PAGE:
Feuds. They are juicy. They are fun to watch but they are definitely not something one wants to be a part of. Unless you’re talking about Old Hollywood where feuds abound. None were juicier and more talked about than the one between actresses, Joan Crawford and Bette Davis.Array
First of all, it must be said that Susan Sarandon and Jessica Lange owned their roles as Bette Davis and Joan Crawford. One wonders just how into their parts the actresses got. Will there be a book about the behind-the-scenes of Feud at some point? Oh sure, they’re all smiles in interviews but things are different for actresses these days. Being snide just isn’t done with all the social media watchdogs. Though it really does seem that things were quite friendly on set. Darn.
Speaking of actresses these days, it appears that Ryan Murphy did this series to highlight what women go through in the industry. In a SiriusXM town hall discussion, Murphy stated, “It is about two women who have reached this point in their lives where they’re just sort of at the height of their powers, and yet the industry has said, ‘There are no roles available for you anymore.” Murphy wanted to bring this to light because not much has changed.Array
But enough about all that. Let’s get catty with the cast. Shall we?
The FX “Feud” Cast: What Would Joan Crawford and Bette Davis Think?
Wondering who is in the Feud FX cast? A juicy cast it is. Crawford would uproariously applaud Jessica Lange as her doppelganger. They really did a great job making her look the part and Lange took the rest on herself, she absolutely was the glamorous Joan Crawford.
Davis would cackle in delight knowing that the scrappy (yet always alluring) Susan Sarandon was the casting choice for her. Those Bette Davis eyes and that mischievous smile, Sarandon nailed it.
The rest of the cast was fantastic. Not only did the series feature Ryan Murphy staples Sarah Paulson (Geraldine Page) and Kathy Bates (Joan Blondell) but Judy Davis was divine as Hedda Hopper, the troublemaker gossip columnist who fed into the Crawford and Davis feud incessantly.Array
The list goes on; Alfred Molina as director/producer Robert Aldrich, Stanley Tucci(!) as Warner Brothers studio head Jack L. Warner, Catherine Zeta-Jones as the beautiful Olivia de Havilland and the ever maturing Kiernan Shipka as B.D. Merril, Bette Davis’ daughter. Ryan Murphy really knows how to pick a cast and it seems that more and bigger names in the industry want to work with him. More for us.Array Array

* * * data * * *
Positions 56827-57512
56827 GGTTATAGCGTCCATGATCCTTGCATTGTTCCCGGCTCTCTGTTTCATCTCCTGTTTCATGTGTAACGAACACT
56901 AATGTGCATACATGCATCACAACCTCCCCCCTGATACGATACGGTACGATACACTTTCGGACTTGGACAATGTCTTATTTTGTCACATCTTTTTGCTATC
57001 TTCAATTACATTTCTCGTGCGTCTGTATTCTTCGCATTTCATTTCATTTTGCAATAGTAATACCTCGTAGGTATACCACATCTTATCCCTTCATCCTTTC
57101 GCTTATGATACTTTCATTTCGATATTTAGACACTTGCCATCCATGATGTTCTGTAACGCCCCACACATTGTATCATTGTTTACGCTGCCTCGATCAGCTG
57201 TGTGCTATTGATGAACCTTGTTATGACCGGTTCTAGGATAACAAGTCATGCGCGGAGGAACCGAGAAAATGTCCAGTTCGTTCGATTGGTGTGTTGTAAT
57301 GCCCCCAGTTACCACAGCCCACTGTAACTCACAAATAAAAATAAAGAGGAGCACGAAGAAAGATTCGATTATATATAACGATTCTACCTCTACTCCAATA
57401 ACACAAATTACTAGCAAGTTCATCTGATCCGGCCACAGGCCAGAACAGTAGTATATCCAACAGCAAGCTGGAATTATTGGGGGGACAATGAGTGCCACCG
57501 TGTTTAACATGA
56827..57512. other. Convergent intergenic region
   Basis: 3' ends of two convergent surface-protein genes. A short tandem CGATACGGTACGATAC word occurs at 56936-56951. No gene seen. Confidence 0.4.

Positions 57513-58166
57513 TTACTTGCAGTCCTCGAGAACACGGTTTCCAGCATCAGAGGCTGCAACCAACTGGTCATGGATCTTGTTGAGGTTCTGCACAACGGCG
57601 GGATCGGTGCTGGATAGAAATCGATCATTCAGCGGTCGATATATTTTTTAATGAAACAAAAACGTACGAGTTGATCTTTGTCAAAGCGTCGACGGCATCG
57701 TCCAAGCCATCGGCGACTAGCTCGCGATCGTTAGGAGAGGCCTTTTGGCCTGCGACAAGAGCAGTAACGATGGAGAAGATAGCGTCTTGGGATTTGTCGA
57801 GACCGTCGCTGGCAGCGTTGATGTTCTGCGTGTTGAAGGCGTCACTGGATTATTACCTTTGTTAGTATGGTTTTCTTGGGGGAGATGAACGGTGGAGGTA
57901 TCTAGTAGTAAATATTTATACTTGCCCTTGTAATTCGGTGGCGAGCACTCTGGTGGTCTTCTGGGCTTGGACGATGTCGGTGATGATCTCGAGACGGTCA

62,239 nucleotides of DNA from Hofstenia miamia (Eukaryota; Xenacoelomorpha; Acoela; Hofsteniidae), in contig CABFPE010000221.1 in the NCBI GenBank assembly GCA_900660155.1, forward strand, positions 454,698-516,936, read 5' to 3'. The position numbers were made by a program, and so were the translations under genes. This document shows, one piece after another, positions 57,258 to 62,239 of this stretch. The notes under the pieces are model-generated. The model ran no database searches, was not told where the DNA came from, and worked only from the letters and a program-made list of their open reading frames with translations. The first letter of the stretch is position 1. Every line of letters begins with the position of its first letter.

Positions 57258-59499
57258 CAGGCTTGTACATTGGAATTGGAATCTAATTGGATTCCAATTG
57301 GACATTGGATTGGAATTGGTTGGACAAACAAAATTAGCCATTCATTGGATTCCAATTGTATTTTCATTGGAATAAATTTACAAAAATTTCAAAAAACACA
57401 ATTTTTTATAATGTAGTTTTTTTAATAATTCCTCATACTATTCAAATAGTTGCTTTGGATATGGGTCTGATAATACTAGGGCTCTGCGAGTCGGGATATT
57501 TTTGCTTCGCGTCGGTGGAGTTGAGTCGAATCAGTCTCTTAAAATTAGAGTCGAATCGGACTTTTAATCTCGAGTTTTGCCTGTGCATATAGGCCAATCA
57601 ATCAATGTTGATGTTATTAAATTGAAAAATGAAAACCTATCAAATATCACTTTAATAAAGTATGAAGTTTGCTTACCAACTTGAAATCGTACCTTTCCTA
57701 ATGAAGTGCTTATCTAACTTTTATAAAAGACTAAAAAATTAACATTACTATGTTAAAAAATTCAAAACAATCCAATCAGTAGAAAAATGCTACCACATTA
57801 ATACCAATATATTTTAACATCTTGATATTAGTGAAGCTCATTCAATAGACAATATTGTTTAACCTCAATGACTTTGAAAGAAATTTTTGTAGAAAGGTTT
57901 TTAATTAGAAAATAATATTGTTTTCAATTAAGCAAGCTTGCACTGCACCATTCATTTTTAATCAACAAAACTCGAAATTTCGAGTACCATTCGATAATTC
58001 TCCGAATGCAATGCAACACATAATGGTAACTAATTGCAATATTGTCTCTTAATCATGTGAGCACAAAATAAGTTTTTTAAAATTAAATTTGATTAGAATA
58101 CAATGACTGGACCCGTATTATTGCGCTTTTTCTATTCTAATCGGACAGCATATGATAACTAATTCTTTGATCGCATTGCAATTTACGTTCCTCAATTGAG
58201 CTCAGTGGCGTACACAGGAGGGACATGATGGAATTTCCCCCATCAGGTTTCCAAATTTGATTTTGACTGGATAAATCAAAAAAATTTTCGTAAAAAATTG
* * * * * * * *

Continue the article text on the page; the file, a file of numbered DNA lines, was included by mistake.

Evaluating the Word “Feud”
The OED (the Oxford English Dictionary) states the definition of “feud” as; “A prolonged and bitter quarrel or dispute,” or “A state of prolonged mutual hostility, typically between two families or communities, characterized by murderous assaults in revenge for previous injuries.”
According to Shaun Considine in Bette and Joan: The Divine Feud. Davis and Crawford were rivals from the beginning. Probably one of the biggest sparks to this feud was when they both competed for the one and only role of Scarlet O’Hara. Neither of whom won the role but that didn’t stop them from throwing shade at each other from then on.
Let’s see, with the Davis/Crawford feud, we could definitely include “prolonged.” What about “bitter?” According to Conversations with Joan Crawford by Roy Newquist Crawford once said of Davis, “Take away the pop-eyes, the cigarette, and those funny clipped words and what have you got? She’s phony, but I guess the public likes that.” Yeah, “bitter” works.
“Mutual hostility? Check. “Murderous assaults?” That one is a little more ambiguous. However, Bette Davis once said, “The best time I ever had with Joan Crawford was when I pushed her down the stairs in ‘Whatever Happened to Baby Jane?’” That almost qualifies.
So What is “What Ever Happened to Baby Jane?”
The film, “Whatever Happened to Baby Jane,” which most of “Feud” season one is based around, is classified as a psychological horror film about two sisters in the entertainment industry who hate each other. Sound familiar?
“Baby Jane” Hudson (Bette Davis) was a child star who fades into obscurity as she gets older just in time for her sister Blanche Hudson (Joan Crawford) to find success as a film actress. There is a lot of jealousy and animosity on the part of Jane.Array